Rush to cash, but no equities exodus so far -Barclays
S&P 500, Nasdaq higher early, Dow flat
Energy leads S&P 500 sector gainers; utilities down the most
Euro STOXX 600 index up 0.2%
Gold down; dollar, crude, bitcoin up
U.S. 10-Year Treasury yield falls to ~4.52%
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RUSH TO CASH, BUT NO EQUITIES EXODUS SO FAR -BARCLAYS(0930 EDT/1330 GMT)
After a strong first half of the year that saw markets betting on a soft landing for the economy with the help ofresilient earnings, the narrative since mid-summerhas shifted back to worries about stagflation.
Sticky inflation and resilient labor markets both in Europe and in the U.S. pushed the central banks to pull out their claws and reaffirm that interest rates will have to stay higher for longer.
This hawkish view, underscoredby Federal Reserve Chair Jerome Powell's speech last week and the latest European Central Bank's rate hike, has hurt equities, prompting even more inflows to money markets, Barclays strategist wrote in a note Wednesday.
Along with cash, which saw the biggest inflows in September, U.S. dollar, oil and gold are the stagflation winners.
Since the beginning of the year, equities investors have lost part of their enthusiasm, with Europe's benchmark STOXX 600 .STOXX falling around 3% since the start ofthe second half of the year.
Despite the recent sell-off, equity flows have held up for now, suggesting that investors were likely well hedged and did not panic.
"The reason why they have not seen much outflow despite renewed stagflation fears is that earnings revisions continue to hold up," Barclays said.
One question is whether third-quarter results, expected to start being released in the next few weeks, can change investors' views.
ASIA FUNDS CUTS CHINA EXPOSURE (0915 EDT/1315 GMT)
Asia-dedicated funds cut their holdings in mainland China in August, according to a note by HSBC, making it the second-biggest underweight in their portfolio.
Meanwhile, GEM funds reduced their underweight on mainland China at the cost of India last month, the note by HSBC's head of Asia Pacific equity research Herald van der Linde added. However, China remained the biggest underweight in their portfolio.
China stocks have struggled this year amid lingering economic and geopolitical concerns in the world's second-largest economy, with shares posting their seventh week of foreign outflows on Friday.
In the latest sign that some global investors are avoiding China, asset manager Vontobel said last week it was launching an emerging markets ex-China equity fund, responding to growing demand for such a strategy.
There has been a steady rise in the net assets of GEM ex China funds, Linde said, with assets under management rising fivefold since October 2021.
(Bansari Mayur Kamdar)
S&P 500 INDEX: TRADERS' TOES START TO TINGLE (0900 EDT/1300 GMT)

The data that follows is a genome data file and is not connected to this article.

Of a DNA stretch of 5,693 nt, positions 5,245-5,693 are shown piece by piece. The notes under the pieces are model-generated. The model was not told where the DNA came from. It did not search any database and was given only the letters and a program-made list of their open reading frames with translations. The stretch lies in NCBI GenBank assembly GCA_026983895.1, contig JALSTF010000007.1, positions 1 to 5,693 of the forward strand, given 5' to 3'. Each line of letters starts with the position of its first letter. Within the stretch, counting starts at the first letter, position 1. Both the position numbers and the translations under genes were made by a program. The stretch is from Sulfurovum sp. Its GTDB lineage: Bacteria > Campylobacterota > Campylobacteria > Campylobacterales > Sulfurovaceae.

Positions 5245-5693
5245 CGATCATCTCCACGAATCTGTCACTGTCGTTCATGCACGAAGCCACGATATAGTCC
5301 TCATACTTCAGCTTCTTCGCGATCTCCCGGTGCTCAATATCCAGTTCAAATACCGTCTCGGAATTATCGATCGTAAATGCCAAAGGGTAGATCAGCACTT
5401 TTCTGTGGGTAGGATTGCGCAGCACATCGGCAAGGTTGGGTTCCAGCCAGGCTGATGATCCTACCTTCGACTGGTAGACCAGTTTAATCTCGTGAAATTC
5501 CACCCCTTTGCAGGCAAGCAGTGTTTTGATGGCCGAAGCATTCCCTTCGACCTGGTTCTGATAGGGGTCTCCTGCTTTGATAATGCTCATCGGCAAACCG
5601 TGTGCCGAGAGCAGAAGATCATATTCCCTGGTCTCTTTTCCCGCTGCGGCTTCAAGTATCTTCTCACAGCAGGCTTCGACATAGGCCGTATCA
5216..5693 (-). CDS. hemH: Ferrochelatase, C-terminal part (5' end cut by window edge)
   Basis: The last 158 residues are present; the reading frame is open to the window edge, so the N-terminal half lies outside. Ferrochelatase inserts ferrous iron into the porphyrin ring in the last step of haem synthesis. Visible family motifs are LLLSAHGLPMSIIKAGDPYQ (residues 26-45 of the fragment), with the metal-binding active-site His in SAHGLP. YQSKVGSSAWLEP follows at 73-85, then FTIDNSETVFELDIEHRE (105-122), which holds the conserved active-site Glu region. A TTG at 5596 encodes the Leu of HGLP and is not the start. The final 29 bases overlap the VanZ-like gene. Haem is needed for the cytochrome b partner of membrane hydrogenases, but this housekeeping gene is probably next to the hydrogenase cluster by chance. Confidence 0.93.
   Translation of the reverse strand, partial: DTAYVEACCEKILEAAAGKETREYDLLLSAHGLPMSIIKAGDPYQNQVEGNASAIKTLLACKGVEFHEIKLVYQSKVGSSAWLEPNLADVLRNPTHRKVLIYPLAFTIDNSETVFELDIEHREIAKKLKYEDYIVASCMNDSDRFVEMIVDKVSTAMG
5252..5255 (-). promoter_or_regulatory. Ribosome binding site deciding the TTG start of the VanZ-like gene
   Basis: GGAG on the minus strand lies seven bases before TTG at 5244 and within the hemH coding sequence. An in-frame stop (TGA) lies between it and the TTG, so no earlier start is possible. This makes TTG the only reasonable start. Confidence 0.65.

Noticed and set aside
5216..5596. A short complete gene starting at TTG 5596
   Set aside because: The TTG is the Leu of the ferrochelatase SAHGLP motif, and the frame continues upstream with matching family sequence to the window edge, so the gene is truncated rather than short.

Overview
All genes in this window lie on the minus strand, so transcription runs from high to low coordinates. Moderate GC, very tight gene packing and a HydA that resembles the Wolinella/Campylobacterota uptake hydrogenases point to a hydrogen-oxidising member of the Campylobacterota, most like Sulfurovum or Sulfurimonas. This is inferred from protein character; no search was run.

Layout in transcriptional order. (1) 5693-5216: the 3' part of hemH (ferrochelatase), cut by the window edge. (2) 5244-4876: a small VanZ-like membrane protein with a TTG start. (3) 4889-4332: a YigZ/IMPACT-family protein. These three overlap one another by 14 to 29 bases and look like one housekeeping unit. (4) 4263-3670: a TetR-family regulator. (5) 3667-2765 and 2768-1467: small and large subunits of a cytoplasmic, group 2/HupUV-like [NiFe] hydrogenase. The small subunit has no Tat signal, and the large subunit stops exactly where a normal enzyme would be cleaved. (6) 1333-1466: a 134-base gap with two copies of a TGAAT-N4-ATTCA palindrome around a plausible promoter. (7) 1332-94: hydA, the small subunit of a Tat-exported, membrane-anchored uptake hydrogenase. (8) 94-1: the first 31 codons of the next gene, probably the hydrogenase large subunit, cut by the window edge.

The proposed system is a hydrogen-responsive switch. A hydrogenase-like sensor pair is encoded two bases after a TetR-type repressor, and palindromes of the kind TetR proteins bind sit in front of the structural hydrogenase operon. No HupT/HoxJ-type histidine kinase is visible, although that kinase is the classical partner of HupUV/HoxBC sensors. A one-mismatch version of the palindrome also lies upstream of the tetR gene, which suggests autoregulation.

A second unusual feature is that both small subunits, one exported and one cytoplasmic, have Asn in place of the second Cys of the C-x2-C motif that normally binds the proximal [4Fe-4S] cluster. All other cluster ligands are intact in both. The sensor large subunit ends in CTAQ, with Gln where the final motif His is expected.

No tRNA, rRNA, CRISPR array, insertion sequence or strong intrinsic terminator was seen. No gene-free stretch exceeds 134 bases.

With just three trading days to go in September, the month is once again shaping up to be a rough one for the S&P 500 index .SPX.
Indeed, using LSEG data and looking back to 1950, on average, September ranks as the worst month of the year for the benchmark index. As stands, the SPX is down around 5.2% so far this month, which is well above September's 0.66% average loss.
With the current slide, this September is tracking to be the SPX's worst month since December of last year.
And, although there will still be one quarter of trading to go in 2023, this September has the potential to be the worst month of the year for a third-straight time as September lived up to its reputation in both 2021 and 2022.
On the plus side, on average, October's change is positive 0.86%, which makes the absolute value of the average month-over-month change in October 1.52%, which is the highest of the year.
And another potential positive is that although the SPX is only down about 7% from its late-July closing high, one measure of internal strength, the percentage of index stocks trading above their 50-day moving average, may be at, or near, washed-out levels:
This measure has plunged to just 13.8%, which puts it below its March low, which occurred in the depths of the regional banking crisis.
In fact, 13.8% is the lowest reading since an 11% print on Oct. 14 of last year.
Thus, given this measure's current low reading, traders toes are starting to tingle given that the stage may be being set for an oversold bounce, or, indeed, a significant market bottom.
That said, this measure could still fall closer to zero as happened in June of last year and as major declines in late 2018, early 2020, and late 2022 were concluding.
On June 16, 2022 this measure fell to 1.99%. The SPX found a low that day before posting an 18% surge into its mid-August 2022 high.
This measure's 0.6% and 1.39% lows on Dec. 24, 2018 and March 23, 2020 coincided with the SPX's low close for its late 2018 rates-driven and 2020 pandemic-driven collapses.
On Sept. 30, 2022, this measure bottomed at 2.79%. The SPX posted the low close for its 2022 decline just eight trading days later, on Oct. 12, after losing just an additional 0.24%.
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(Terence Gabriel is a Reuters market analyst. The views expressed are his own)</body></html>
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